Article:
While many recent changes, such as the One Stop Shop (OSS) and new VAT regulations following Brexit, mainly affected European sellers, the new Import One Stop Shop (IOSS) has the potential to significantly affect those who import or sell from outside of the European Union. In this article, we will explain to you everything you need to know about how to use IOSS and what its implications could be.
Last Updated on 21 June 2021
What is the New Import One Stop Shop?
The IOSS is meant to simplify declaring and paying import VAT for ecommerce sellers that import and sell goods from outside of the EU. More specifically, it applies to goods valued at 150€ or below because these are exempt from customs, but not from import VAT. If you as an ecommerce seller in the EU import items from outside of the EU and engage in distance selling of these items to other EU countries, you can opt out of registering in each of these countries.
This concept is similar to the One Stop Shop which concerns VAT registrations and filings within the EU. Both of these new regulations take effect on July 1, 2021. And just like the OSS, the new IOSS is not mandatory so each ecommerce seller needs to decide whether they are going to benefit from using the new system or not.
No More VAT Exemption for Items Below 22€
This is another change accompanying the introduction of IOSS. Unlike the IOSS, this change is going to affect all ecommerce sellers who import products from non-EU countries. From July 1, 2021 on, items valued at or below 22€ will no longer be VAT exempt. This means that regardless of whether a seller decides to use the Import One Stop Shop or not, VAT has to be paid on these items.
Who Can Use IOSS?
There are several circumstances under which you can qualify for IOSS. The first requirement is that you are a domestic ecommerce seller based in the EU. If you do not fulfill this criterion, you can still qualify for IOSS if you are based outside of the EU, but the EU has a contract with your country about mutual administrative assistance. Right now, this only applies to Norway.
Another possibility to qualify for IOSS is if you are not based in the EU, but you have a local representative of your company who is registered with the local tax office.
Which Transactions Are Covered by IOSS?
As mentioned before, IOSS is only applicable for distance selling of items valued at or below the 150€ threshold. Furthermore, it only applies to B2C transactions to EU clients. Then, there are two possibilities how these transactions can be conducted.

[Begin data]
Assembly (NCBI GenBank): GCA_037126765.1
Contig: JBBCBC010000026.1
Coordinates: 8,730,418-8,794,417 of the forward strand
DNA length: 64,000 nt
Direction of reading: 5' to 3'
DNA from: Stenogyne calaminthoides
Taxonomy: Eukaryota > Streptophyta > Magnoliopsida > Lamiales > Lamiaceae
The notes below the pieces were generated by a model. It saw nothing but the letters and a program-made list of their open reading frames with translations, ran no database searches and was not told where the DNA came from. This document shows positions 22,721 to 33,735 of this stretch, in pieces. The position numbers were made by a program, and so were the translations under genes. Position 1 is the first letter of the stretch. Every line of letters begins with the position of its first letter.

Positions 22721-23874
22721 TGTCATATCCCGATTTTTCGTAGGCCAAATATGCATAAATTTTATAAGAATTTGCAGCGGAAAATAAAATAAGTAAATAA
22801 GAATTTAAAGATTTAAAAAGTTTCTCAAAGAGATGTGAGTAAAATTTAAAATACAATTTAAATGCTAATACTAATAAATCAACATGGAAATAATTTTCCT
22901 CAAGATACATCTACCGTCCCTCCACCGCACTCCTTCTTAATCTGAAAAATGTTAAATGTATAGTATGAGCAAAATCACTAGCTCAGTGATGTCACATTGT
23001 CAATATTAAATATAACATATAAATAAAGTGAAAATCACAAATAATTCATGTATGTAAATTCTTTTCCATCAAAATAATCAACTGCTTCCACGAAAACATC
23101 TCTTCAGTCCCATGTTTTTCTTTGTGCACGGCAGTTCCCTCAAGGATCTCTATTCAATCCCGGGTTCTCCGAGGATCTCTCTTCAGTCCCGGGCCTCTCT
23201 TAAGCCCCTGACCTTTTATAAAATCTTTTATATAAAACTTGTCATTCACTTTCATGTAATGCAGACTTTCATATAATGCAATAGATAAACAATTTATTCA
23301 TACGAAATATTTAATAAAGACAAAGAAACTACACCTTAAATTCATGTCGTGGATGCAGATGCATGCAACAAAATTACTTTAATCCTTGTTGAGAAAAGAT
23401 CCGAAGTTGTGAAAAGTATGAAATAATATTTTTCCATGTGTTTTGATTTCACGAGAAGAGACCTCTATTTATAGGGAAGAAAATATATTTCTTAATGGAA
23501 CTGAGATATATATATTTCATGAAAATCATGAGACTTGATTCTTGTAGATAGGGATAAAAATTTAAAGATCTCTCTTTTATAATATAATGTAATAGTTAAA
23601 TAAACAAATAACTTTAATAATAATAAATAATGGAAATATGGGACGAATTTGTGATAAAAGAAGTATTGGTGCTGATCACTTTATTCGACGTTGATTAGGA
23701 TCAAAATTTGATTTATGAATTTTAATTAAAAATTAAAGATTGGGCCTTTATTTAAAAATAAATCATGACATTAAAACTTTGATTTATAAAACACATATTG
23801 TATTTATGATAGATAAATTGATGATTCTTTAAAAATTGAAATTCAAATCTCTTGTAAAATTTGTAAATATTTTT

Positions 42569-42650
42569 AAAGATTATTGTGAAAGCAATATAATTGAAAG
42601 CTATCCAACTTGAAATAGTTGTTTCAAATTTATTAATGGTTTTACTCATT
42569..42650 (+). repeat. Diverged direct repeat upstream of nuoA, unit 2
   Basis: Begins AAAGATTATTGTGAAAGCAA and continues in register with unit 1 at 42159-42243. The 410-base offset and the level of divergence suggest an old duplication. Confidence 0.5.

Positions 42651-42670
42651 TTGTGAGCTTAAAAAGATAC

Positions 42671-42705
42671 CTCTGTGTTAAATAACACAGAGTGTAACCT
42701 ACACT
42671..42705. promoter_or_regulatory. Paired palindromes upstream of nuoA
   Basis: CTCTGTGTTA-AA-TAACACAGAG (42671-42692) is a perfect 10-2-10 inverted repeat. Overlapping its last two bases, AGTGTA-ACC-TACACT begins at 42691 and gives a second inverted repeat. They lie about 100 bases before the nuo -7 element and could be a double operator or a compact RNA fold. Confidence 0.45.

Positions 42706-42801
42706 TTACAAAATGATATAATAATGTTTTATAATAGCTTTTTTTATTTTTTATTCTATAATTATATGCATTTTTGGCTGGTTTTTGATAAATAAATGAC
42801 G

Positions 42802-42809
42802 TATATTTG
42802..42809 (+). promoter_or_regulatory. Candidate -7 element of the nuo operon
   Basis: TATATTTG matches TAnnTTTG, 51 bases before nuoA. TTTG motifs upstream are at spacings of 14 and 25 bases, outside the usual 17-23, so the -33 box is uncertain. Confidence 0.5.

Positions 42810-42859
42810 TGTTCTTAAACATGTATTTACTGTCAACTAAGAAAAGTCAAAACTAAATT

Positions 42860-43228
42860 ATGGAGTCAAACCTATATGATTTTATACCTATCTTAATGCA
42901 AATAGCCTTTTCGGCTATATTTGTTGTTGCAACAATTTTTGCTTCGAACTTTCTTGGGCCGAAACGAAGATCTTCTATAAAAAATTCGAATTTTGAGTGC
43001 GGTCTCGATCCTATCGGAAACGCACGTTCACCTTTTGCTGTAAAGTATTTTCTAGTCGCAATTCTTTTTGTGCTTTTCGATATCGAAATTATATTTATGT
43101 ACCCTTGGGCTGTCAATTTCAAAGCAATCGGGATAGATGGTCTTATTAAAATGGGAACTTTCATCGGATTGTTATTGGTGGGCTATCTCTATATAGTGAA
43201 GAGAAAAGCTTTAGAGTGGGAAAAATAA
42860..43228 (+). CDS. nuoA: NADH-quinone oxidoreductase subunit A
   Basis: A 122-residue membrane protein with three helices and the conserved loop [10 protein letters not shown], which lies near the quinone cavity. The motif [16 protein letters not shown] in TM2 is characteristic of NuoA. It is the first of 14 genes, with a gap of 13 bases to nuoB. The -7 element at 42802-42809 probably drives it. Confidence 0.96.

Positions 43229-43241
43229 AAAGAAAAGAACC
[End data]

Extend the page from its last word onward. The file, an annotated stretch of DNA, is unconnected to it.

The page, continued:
Either, you as an ecommerce seller import the goods yourself or you provide an electronic interface through which goods are being imported. In the second case, you are being treated as if you were in charge of the import yourself.
For items valued above 150€, the import and customs process will remain the same.
What Happens If I Do Not Want to Use OSS?
You can decide whether or not IOSS offers benefits for your individual situation. If you choose not to use IOSS, import VAT will still have to be collected. In this case though, the customer will be charged by the delivery company, either when picking up their goods from the post office or upon delivery to their address.
What Do I Need to Do to Use IOSS?
If you want to use the new IOSS system, you need to register with your local IOSS authority which will usually be related to your country’s tax office. You will then receive a VAT number for all transactions that fall under the IOSS rules. As soon as you have received your IOSS VAT number, you can participate in the programm.
How Will IOSS Affect Ecommerce?
By removing the VAT exemption for imported items valued below 22€, the playing field becomes more leveled for EU and non-EU sellers. This could positively impact EU sellers and EU products, because imported products in the low-value categorie will no longer have a competitive advantage by being VAT exempt.
But this also means that it might no longer be attractive for EU customers to import certain items when the prices for these items increase due to import VAT.
What Are the Benefits of IOSS for Customers?
Customers are certainly going to benefit if their seller uses IOSS and collects, declares, and pays import VAT in place of the customer. Sellers who fail to inform their customers of the changes and potential upcoming fees might see customer satisfaction decrease. Especially in the transition period, customers might be surprised by having to pay import VAT on orders where they did not have to do that before.
In fact, even goods ordered before July 1, 2021 that arrive in the EU after that date will be subject to the new regulations.
In addition to that, customers usually have to pay a processing fee to the shipping company if a seller is not registered with IOSS. Sellers registered with IOSS will be able to offer more comfort and customer service by taking care of import VAT on behalf of the customer.
The Import One Stop Shop is going to change B2C ecommerce not just for EU-sellers, but also for non-EU sellers. It remains to be seen how significant its influence on the competitive landscape will be. If you are not sure yet whether you want to use IOSS or want to know more on how to integrate it in your VAT automation, we at hellotax are happy to assist you. Our accountants will take their time to familiarize themselves with your individual situation and help you make the decision of whether to use IOSS or not.